Property managers have many responsibilities, all of which have a rightful place at the top of the priority list. One responsibility that can’t fall to the bottom of the list though — or heaven forbid be forgotten entirely — is weed control. While at first glance it might not seem as if it’s terribly important to get rid of pesky weeds, it might surprise you how much it actually does matter and how much it can affect the bottom line.

If you aren’t convinced that weed control matters, consider how weeds can affect everything from the value of your property to the health of your residents.

Property Value

When you look at a property, what are the first things you notice? It’s pretty easy to identify a well-maintained property, and just as easy to spot one that hasn’t been cared for. One of the biggest signs of neglect? Weeds everywhere.

Even if the areas around the building appear relatively well-maintained, if the edges of the property, such as along tree or property lines, are still choked with weeds, that is often a sign that the owners have cut corners elsewhere as well. Even if you aren’t planning to sell a property any time soon, keeping the landscape as weed-free as possible helps maintain its value. In one study, researchers predicted that invasive weeds can reduce property values by as much as 10 percent, which could mean tens of thousands of dollars lost. In the long run, it costs much less to pay for a professional weed control service and avoid the problem altogether.

Safety

When wildfires destroyed millions of acres of property in California last fall, some experts noted that poor management of weeds and other debris possibly contributed to the blazes. In fire-prone areas, particularly those with hot and dry conditions during the summer months, weed abatement is a serious issue, and homeowners and property managers may be required by law to remove weeds to protect their properties. Allowing weeds, grasses and other combustible materials to grow unfettered near your property creates a significant danger to your property and tenants. Therefore, to help protect against fire danger, property managers must have a weed control plan in place.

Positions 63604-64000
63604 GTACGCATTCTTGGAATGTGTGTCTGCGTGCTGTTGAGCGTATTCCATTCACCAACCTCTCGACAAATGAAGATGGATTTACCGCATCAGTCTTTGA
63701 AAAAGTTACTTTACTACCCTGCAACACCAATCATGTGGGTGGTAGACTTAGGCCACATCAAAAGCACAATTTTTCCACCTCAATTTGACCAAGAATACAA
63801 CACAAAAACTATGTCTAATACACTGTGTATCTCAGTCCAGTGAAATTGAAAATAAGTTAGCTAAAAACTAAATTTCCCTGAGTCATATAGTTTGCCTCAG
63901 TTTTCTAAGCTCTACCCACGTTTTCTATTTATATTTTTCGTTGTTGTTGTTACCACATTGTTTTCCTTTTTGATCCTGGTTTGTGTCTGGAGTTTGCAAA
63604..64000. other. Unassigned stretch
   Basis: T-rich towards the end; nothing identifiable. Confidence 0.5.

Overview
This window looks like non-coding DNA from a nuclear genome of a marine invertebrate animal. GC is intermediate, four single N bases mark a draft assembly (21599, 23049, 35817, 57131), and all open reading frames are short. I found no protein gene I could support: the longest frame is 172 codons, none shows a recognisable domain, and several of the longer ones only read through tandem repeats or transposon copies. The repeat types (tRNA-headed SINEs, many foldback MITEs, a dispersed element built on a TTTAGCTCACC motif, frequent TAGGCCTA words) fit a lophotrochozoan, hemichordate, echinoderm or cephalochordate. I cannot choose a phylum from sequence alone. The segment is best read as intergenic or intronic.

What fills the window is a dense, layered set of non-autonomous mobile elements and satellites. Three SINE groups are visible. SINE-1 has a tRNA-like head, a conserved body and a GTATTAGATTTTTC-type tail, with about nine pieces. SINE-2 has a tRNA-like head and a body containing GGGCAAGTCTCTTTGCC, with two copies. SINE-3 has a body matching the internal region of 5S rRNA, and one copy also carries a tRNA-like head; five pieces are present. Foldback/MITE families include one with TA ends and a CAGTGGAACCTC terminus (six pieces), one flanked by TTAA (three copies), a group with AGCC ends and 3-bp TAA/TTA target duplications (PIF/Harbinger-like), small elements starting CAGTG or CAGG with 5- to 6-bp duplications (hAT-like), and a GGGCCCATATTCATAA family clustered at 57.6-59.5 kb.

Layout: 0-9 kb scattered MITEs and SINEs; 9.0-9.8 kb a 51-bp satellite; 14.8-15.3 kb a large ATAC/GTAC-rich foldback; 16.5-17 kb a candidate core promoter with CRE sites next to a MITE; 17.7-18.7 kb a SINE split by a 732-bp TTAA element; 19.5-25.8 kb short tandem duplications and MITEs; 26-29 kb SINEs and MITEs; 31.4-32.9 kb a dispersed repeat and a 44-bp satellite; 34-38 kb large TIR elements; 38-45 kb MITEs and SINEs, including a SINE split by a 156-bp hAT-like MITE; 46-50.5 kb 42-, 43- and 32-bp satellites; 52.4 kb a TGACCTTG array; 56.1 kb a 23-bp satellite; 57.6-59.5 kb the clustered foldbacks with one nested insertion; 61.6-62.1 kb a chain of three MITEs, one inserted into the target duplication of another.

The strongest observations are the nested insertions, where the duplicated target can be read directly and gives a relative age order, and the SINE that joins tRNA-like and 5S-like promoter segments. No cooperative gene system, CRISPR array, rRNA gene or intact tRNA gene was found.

Health Concerns

The Centers for Disease Control and Prevention reports that there is at least one species of disease-transmitting tick in all of the lower 48 states — and Cornell University has found that on the East Coast alone, there are at least 26 different types of ticks that can transmit Lyme disease.

What does that have to do with weed control? Well, ticks tend to prefer to hang out in areas of dense foliage, such as wooded areas and weedy patches, and will typically wait on taller blades of grass and weeds for something to come by that they can latch on to and feed from. Getting rid of these weeds and regularly mowing the lawn to keep the grass short can help reduce the number of ticks in the yard and protect your tenants from tick bites that could infect them with disease.

Higher Rents

It’s a simple equation: The better looking and more meticulously maintained your properties are, the higher the rents you can collect. While factors such as location, the number of bedrooms, available amenities and the appliances in the property all affect rental rates, the condition of the property and its curb appeal also have a significant affect. Generally speaking, a property that is well-maintained will spend less time on the market and will garner higher rents than one of a similar size with comparable amenities that looks rundown and neglected. Taking care of the landscape and getting rid of weeds can go a long way toward attracting good tenants who will pay for a nice place to live.

Weed control certainly isn’t the only landscape maintenance chore that property managers need to take care of, but it does need to be close to the top of the list. Letting weeds go only allows them to spread and take root, which will eventually lead to even more costs for abatement and to fix other problems that they may cause. It’s better to be proactive and prevent the problem before it starts.